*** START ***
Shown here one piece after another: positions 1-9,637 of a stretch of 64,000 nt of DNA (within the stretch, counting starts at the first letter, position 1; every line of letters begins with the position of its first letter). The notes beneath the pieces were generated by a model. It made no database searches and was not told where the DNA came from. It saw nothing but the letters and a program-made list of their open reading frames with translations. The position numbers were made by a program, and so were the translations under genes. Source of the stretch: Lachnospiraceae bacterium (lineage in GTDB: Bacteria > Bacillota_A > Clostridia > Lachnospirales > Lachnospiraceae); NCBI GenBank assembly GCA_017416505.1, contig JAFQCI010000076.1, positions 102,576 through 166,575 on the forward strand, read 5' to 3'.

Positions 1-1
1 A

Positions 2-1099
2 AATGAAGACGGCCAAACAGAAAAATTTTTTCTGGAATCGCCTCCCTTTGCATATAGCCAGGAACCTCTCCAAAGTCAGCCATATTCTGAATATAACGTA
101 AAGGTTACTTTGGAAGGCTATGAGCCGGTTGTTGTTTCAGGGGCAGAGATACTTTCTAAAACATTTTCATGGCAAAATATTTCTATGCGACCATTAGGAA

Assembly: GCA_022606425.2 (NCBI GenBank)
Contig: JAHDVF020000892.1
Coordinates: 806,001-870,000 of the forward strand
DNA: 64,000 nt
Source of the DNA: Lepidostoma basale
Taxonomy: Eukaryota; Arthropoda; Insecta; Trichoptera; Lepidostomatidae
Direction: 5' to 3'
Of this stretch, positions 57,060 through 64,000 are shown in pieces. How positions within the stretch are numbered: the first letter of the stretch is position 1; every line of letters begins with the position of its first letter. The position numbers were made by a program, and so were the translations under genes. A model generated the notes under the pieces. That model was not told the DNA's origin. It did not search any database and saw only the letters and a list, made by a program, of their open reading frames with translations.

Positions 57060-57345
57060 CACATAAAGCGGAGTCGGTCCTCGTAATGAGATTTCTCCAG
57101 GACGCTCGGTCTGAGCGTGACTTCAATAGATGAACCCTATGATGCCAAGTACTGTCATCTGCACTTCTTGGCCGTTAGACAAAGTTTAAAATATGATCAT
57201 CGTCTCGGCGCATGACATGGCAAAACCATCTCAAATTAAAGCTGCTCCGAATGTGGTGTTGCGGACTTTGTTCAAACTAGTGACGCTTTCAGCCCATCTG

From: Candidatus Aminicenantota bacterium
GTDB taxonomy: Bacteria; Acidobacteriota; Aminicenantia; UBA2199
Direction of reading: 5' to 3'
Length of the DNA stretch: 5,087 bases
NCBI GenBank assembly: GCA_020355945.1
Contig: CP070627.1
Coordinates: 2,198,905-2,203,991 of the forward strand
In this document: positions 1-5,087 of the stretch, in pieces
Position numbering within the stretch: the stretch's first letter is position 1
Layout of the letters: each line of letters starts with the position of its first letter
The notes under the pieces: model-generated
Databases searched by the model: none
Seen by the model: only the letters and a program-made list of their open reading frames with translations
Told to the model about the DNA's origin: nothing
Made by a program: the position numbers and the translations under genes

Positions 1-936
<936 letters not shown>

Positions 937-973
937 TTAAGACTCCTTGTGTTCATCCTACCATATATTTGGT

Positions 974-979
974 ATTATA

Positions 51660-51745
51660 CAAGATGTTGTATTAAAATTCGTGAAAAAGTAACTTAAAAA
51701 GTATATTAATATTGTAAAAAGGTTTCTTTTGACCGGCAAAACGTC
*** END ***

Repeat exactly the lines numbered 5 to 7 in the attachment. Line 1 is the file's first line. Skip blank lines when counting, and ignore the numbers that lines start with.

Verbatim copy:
2 AATGAAGACGGCCAAACAGAAAAATTTTTTCTGGAATCGCCTCCCTTTGCATATAGCCAGGAACCTCTCCAAAGTCAGCCATATTCTGAATATAACGTA
101 AAGGTTACTTTGGAAGGCTATGAGCCGGTTGTTGTTTCAGGGGCAGAGATACTTTCTAAAACATTTTCATGGCAAAATATTTCTATGCGACCATTAGGAA

Assembly: GCA_022606425.2 (NCBI GenBank)